FREDERIK POHL • HARRY SLEASER • ROBERT SHECKLEY • DAVID BRIN • CLIFFORD D. SIMAK • GEORGE H. SMITH • C.M. KORNBLUTH • ISAAC ASIMOV • THOMAS EASTON • A.A. JACKSON • HOWARD WALDROP • PHILIP K. DICK • DAVID R. BUNCH • ALGIS BUDRYS • HENRY KUTTNER • C.L. MOORE • LESTER DEL REY • MICHAEL SHAARA • HARRY BATES
Meet mankind’s ally, heir, and, perhaps, his enemy in these future robotic visions of: a town where tomorrow would never come…two men doomed to be saved by a sentient lifeboat built for aliens…a space probe with a mind of its own with a rendezvous with a supernova…a man who raised a robot but forgot the most basic ingredient of all. These and thirteen other brilliant tales of tomororw’s “living” technology can be found in this fascinating collection assembled by the master creator of robot fiction.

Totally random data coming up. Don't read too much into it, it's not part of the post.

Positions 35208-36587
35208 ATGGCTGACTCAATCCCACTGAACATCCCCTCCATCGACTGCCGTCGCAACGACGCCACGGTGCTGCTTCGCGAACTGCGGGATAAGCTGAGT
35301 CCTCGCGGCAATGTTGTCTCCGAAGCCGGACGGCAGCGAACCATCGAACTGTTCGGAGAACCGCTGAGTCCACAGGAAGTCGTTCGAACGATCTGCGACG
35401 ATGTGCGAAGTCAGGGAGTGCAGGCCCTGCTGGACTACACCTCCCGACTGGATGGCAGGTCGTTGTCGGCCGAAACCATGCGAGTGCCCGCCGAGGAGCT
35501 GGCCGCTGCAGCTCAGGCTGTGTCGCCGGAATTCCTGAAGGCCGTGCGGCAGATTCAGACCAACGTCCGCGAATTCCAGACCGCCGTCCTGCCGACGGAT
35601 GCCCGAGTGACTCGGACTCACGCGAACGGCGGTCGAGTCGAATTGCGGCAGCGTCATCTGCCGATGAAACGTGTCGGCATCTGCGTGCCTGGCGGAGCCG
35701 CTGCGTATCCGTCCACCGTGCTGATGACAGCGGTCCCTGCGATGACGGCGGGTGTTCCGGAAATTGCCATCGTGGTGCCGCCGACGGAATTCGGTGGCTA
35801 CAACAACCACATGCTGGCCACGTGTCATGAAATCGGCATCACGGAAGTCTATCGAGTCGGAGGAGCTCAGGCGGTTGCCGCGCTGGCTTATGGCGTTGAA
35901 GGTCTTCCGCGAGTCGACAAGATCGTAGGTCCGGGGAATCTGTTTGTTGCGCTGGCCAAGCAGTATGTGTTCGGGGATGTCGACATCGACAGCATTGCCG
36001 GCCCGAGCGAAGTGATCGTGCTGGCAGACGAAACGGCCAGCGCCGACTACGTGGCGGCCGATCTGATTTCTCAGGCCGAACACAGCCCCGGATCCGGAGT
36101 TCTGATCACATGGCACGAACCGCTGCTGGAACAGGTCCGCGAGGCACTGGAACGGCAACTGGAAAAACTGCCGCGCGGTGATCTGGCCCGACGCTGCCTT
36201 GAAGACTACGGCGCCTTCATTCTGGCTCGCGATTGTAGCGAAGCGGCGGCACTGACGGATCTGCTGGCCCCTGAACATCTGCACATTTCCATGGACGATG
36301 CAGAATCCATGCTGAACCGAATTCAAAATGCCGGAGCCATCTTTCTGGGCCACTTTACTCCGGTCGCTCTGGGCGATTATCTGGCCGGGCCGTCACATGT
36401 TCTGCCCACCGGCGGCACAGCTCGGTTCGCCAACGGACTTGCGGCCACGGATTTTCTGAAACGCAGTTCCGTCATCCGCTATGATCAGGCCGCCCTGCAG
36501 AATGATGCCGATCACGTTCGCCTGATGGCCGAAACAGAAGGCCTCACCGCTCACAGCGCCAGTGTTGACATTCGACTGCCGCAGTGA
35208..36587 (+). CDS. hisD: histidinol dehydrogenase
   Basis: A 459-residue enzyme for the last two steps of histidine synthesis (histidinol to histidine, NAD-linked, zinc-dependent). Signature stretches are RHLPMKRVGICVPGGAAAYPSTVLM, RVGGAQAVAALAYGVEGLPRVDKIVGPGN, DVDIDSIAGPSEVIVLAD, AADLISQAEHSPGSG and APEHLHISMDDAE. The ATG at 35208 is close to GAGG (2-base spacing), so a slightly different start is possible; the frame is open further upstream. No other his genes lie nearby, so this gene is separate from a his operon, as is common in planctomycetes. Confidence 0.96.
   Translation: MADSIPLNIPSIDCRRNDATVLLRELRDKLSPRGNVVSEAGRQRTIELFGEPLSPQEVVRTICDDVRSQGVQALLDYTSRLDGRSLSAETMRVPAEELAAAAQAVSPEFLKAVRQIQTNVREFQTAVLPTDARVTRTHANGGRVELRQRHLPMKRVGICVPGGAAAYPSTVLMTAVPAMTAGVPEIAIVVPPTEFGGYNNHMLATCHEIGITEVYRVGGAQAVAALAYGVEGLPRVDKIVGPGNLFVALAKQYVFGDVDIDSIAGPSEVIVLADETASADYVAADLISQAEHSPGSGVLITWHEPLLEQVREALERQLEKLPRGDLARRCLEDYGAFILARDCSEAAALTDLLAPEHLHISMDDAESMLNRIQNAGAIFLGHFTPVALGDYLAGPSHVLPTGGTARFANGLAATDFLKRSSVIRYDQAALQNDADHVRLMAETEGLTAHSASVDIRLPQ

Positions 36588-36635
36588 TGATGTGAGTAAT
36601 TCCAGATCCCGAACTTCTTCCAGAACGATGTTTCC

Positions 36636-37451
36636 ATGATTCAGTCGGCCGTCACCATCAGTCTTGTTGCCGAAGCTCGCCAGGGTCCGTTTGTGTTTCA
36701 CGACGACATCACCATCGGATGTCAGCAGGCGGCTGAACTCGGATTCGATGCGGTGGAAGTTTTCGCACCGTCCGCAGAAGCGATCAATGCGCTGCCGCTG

Well, all I can say is that if I were to edit an anthology about robots—it wouldn’t be this one.
To be sure, there are some good stories here. It contains “Sally,” for example, which is a good story, but hardly the one single robot story of Asimov’s entire corpus I’d pick as the best or most representative. (“Evidence,” maybe, or “Satisfaction Guaranteed.” Not “Sally.”) And we’ve got Clifford D. Simak’s “How-2” and Harry Bates’ “Farewell to the Master,” which is a fitting climax to the book.
But where is Jack Williamson’s “With Folded Hands”? Hm? The best robot story, perhaps, ever written. Where is it? “I, Robot” by Eando Binder? Lester del Rey’s “Helen O’Loy”? And while most of the hitherto unmentioned stories are good enough— a lot of them aren’t, such as Philip K. Dick’s unfortunate “Second Variety,” which was sufficiently obvious that even I got the ending halfway through.
No, one could have done so much better with this theme. This book is really a major disappointment.